Austin Community College (ACC) has an expectation of respect for intellectual property and requires ACC faculty, staff and students to comply with federal law regarding the use of copyright-protected materials. Copyright infringement is defined as exercising exclusive rights granted to the copyright owner, without permission or legal authority, under Section 106 of the Copyright Act (Title 17 of the United States Code). These rights include the right to reproduce or distribute copyrighted materials, or downloading/uploading substantial parts of a copyrighted work without authority.
Austin Community College complies with the Higher Education Opportunity Act (HEOA) in distributing the following information according to this federal mandate:
Unauthorized distribution of copyrighted material, including unauthorized peer-to-peer file sharing, may subject students to civil and criminal liabilities. Examples include copying movies, music using peer-to-peer file-sharing technology.
Penalties for copyright infringement may include college disciplinary action, civil and criminal liability. The law requires a civil plaintiff to seek statutory damages of $150,000 for each act of willful infringement. Criminal penalties for a first offense may be as high as three years in prison and a fine of $250,000.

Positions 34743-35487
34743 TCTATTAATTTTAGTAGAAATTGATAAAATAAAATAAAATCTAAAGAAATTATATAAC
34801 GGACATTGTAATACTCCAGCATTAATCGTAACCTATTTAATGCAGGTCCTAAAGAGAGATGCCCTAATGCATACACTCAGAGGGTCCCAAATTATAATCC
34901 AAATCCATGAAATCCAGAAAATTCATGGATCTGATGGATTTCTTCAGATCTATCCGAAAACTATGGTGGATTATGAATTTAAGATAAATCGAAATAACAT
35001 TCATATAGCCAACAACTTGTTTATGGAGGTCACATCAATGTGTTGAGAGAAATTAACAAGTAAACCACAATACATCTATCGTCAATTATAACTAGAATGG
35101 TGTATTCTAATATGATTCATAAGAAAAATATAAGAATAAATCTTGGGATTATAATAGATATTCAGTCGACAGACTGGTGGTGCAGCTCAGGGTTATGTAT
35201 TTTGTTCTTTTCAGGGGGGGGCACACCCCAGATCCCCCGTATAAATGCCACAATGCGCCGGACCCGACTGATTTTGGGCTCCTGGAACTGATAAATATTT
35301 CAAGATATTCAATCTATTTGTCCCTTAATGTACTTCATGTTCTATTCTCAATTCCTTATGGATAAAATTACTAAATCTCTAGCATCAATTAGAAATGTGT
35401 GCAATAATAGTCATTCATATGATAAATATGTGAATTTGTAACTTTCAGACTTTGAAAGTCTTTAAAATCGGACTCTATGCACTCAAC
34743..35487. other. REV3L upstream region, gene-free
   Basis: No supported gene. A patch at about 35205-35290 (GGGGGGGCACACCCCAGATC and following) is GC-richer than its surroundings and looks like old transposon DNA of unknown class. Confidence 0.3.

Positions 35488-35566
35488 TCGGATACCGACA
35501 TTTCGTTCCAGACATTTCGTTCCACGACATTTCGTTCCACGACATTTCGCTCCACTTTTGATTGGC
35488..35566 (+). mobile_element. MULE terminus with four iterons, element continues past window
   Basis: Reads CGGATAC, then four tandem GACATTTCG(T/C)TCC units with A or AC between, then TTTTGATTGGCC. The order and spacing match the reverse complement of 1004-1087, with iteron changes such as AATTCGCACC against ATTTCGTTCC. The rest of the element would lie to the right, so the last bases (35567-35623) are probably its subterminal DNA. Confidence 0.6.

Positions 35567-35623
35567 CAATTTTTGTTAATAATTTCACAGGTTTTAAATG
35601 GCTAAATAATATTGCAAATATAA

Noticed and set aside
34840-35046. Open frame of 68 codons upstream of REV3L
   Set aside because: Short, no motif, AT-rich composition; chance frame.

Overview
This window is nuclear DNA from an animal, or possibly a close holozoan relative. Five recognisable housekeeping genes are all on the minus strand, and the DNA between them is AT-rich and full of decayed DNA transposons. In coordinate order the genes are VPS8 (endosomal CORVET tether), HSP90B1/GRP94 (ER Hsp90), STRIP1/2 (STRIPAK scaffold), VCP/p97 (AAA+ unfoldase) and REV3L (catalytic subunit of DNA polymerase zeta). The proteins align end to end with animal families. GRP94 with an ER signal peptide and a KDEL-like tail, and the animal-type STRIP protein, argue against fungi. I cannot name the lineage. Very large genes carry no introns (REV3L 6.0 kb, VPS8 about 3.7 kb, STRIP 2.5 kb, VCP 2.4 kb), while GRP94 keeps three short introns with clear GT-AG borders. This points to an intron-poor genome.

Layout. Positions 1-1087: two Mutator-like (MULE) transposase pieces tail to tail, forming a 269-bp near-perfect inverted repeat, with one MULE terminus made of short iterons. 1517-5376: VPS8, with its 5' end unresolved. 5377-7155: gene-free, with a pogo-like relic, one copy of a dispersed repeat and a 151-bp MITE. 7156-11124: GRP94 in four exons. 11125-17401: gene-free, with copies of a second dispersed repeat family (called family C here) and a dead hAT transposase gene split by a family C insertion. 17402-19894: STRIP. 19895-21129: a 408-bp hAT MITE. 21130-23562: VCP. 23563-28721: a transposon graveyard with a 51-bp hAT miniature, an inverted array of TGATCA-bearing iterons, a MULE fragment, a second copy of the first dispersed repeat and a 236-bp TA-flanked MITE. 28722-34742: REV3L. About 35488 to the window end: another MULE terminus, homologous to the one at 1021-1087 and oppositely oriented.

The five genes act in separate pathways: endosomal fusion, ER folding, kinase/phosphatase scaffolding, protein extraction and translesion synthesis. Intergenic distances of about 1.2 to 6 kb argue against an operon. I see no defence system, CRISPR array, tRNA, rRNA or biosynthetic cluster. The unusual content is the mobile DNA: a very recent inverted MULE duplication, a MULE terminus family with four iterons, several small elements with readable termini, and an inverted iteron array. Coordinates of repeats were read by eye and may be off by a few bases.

EDUCAUSE has compiled references sources of legal alternatives for downloading media content. View more information at EDUCAUSE: Legal Sources of Online Content.
It is a violation of copyright law to distribute a copyrighted work without the content owner’s permission, even if the work was legally purchased. Users are responsible for any violation that occurs using network devices registered to your ACCeID regardless of who downloaded it, or how it got there.
Questions about copyright may be emailed to ACC’s Copyright Officer, Courtney Mlinar, at email@example.com.